New York Times Review
IN the 1960S, after her sophomore year of college, Alice Waters and a friend spent a year in Paris. She was not the only child of the American suburbs who went to Europe and proceeded to cut classes, hitch rides from truck drivers, date locals, fail to learn the language and wake up to pleasures that the United States hadn't prepared her for. Not very many, though, would go quite as far as she did to recapture those pleasures when she got home. The ones that she spent her life chasing down as the owner and later the chef of Chez Panisse were the foods French people ate and the way they ate them: warm baguettes with apricot jam in the morning, rosé wine with dinner, mysterious lettuces in oil and vinegar before dessert, little red buttons of wild strawberries in the spring, Vacherin cheese with its "beautiful undulating top with a straw-orange crust" around Christmas, Belon oysters and buckwheat crepes in Brittany. Waters describes these discoveries with the intense specificity we all give our life-changing first encounters in "Coming to My Senses," a partial autobiography that ends on the night in 1971 when she opened Chez Panisse. Casually and conversationally, the book relates her education as a sensualist. The book is a prequel, the story before the story everybody knows, an account of what she was doing before she was bitten by a radioactive spider and began to exhibit strange new powers. In recent years, Waters has brought a single-minded discipline to advocating the things she values: organics, local farms, methods of buying and cooking food that a 19th-century French housewife would recognize. The purity of her vision has sometimes made her an imperfect singer of her own song. When she wanted to show the audience of "60 Minutes" how easy it is to make breakfast, she chose to fry a single egg in a long-handled spoon over the logs in an open hearth built into her home kitchen. She has had so much to say about how the rest of us ought to eat that it's been easy to assume that she always had a master plan to transform the American diet nailed to the wall of Chez Panisse, like Luther's 95 Theses but with mesclun and goat cheese. In "Coming to My Senses," she's eager to show us that it wasn't like that at all. In the early days she and her cooks didn't talk about where their ingredients came from. She looked down on organic vegetables; the ones she knew from Berkeley's co-op were "overgrown and wilted, piled haphazardly in a dusty bin, with no presentation like you'd find in a French shop." Before she had an ideology, she had desires. By the end of her book we understand that she built Chez Panisse because she couldn't find a restaurant to satisfy those desires and wanted one to exist. At first glance, and even on a second and a third, her path is meandering and oblique. She spent her early years in northern New Jersey. Her mother darned socks, mended dresses instead of buying new ones, and talked about the hungry children in India while insisting Alice clean her plate at the dinner table where the entire family sat down each night at 7. Although American food before Chez Panisse is often portrayed as a gastronomic dark age when no vegetable escaped the canneries and freezers, in Waters's childhood house the old home-grown foods hadn't been entirely replaced by the new industrialized ones. Her family ate canned chop suey, frozen fish sticks and iceberg lettuce with Wishbone dressing, but there was also applesauce from backyard trees and fresh corn, tomatoes and rhubarb from a victory garden that her parents kept up after the victory. High school in Indiana is a blur of alcohol, automobiles and boys. This is Waters on a pregnancy scare just before her senior year: "When you've been drunk in the back seats of cars, you're really not sure what happened after the fact." Later in life the boys get less blurry, but Waters is just as keen on hanging out with them. She writes about her enthusiasm for sex in an unforced and unembarrassed way; it's just another example of how she found her own route to the things that make her happy. Waters followed a friend from high school to the University of California at Santa Barbara, where "there didn't seem to be much to do other than make out at the beach." She doesn't remember her courses or whether she went to class. When Waters's extracurricular drinking got her kicked out of her sorority on "morals charges," the same friend said, "Let's just get out of here." And that's how Alice Waters ended up walking onto the Berkeley campus and running straight into the 1960s. Berkeley she remembers: the leaders of the free speech movement, the filmmakers and art-house cinema programmers, the printmakers and calligraphers and painters; the rock critics and musicians; the friends who grew lettuce and baked fruit tarts and served chicken liver paté on chipped Limoges plates in houses filled with art. Later she would drag people from all those pursuits into Chez Panisse as customers or employees or financial backers, a few of whom she describes as "unnameable dope dealers." At the time she just drank it all up, learning a new way of arranging life around ideas, aesthetics and food. This was a counterculture, and it wasn't the one fermenting in Haight-Ashbury. "I didn't want anything to do with the hippies' style of health-food cooking," she writes. "To me, that world was all about stale, dry brown bread and an indiscriminate way of eating cross-legged on couches or on the ground with none of the formality of the table. There was an aesthetic demarcation between the hippies and me, certainly as far as the food was concerned; I thought their approach was absolutely uncivilized, unrefined." Nobody sat cross-legged on the ground at the dinners Waters and her friends cooked for one another. They were nights of conversation, camaraderie and shared appreciation of good cooking, the qualities she wanted to bring to Chez Panisse. Her reference points were the restaurants she loved in France, yes, but also the way things were done at home. Chez Panisse's first pastry chef, Lindsey Shere, baked tarts two at a time, just as she did for dinner parties. The cooks chopped their own vegetables. And, in what became the hallmark of Chez Panisse, there were no choices. You showed up and ate what was being served, just the way young Alice did at her mother's table, although Waters doesn't seem to have enforced a cleanplate rule. The revolution of Chez Panisse was not political, at least in the beginning. It was cultural and aesthetic, and it was built on domestic arts that were generally the domain of women, not the professional skills of the men who ran fancy restaurant kitchens. Stuck in their hierarchies and traditions, those chefs had fallen out of touch with the spirit of the times, opening a small crack in the pavement where Chez Panisse took root. ? PETE WELLS is the restaurant critic of The Times. It's easy to assume Waters had a master plan, like Luther's 95 Theses but with mesclun and goat cheese.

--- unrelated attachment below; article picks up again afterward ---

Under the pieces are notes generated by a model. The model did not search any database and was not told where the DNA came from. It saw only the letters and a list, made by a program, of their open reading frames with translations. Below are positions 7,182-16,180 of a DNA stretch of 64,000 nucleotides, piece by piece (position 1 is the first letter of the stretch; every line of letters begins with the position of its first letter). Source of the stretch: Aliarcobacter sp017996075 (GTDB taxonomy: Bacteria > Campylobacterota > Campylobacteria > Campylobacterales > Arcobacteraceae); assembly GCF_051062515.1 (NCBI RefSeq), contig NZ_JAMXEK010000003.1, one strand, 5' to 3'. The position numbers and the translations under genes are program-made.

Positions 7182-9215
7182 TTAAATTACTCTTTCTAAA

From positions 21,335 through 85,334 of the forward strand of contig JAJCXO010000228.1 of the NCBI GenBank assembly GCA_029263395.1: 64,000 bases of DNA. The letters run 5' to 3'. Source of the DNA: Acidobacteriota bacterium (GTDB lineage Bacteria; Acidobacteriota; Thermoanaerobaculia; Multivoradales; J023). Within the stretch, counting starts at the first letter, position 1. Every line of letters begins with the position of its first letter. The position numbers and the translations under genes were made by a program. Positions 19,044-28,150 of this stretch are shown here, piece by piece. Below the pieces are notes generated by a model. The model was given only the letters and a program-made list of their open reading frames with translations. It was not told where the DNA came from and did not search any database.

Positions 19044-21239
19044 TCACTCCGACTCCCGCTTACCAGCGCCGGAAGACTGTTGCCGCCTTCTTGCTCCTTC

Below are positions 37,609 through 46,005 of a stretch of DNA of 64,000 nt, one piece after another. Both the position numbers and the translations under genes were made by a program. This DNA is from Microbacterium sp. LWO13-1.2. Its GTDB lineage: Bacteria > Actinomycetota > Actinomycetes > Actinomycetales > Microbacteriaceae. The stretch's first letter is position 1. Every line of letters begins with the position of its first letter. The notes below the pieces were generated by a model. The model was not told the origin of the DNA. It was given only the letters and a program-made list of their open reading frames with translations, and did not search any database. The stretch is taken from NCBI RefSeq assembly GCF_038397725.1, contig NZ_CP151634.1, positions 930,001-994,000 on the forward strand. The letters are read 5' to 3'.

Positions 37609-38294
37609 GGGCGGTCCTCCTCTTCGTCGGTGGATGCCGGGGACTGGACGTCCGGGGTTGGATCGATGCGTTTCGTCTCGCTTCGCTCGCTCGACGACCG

Publishers Weekly Review
Chef and restaurateur Waters (In the Green Kitchen, etc.) offers a personal view of her early life in this intimate and colorful memoir. The founder of Chez Panisse Restaurant and Café in Berkeley, Calif., Waters recalls a happy though gastronomically dull (e.g., frozen fish sticks, iceberg lettuce) upbringing in Chatham, N.J., as one of four sisters born to a Democrat mother and Republican father. Her supportive parents sent her to the University of California, Berkeley, where in the 1960s she became a political activist, aligning herself with the free-speech movement and the protest against the Vietnam War. She traveled to France for a junior year abroad and fell in love with all things French, eventually declaring the French history as her college major. Waters also fell in love with French food during the trip; her tastes and senses were, in her words, "awakened." Waters began to dream of opening a restaurant; she purchased a house in Berkeley and in l971, at the age of 27, opened Chez Panisse-a unique, organic, locally sourced restaurant with a prix fixe menu and just one main entrée served each evening, producing an experience much like dining in a private home. Readers will be charmed by Waters's adoration of exquisitely prepared food. Her anecdotes and her descriptions of friends and customers (many of whom were filmmakers, artists, and prominent thinkers of the time) bring the era and the restaurant to the mind's eye in vibrant detail. (Sept.) © Copyright PWxyz, LLC. All rights reserved.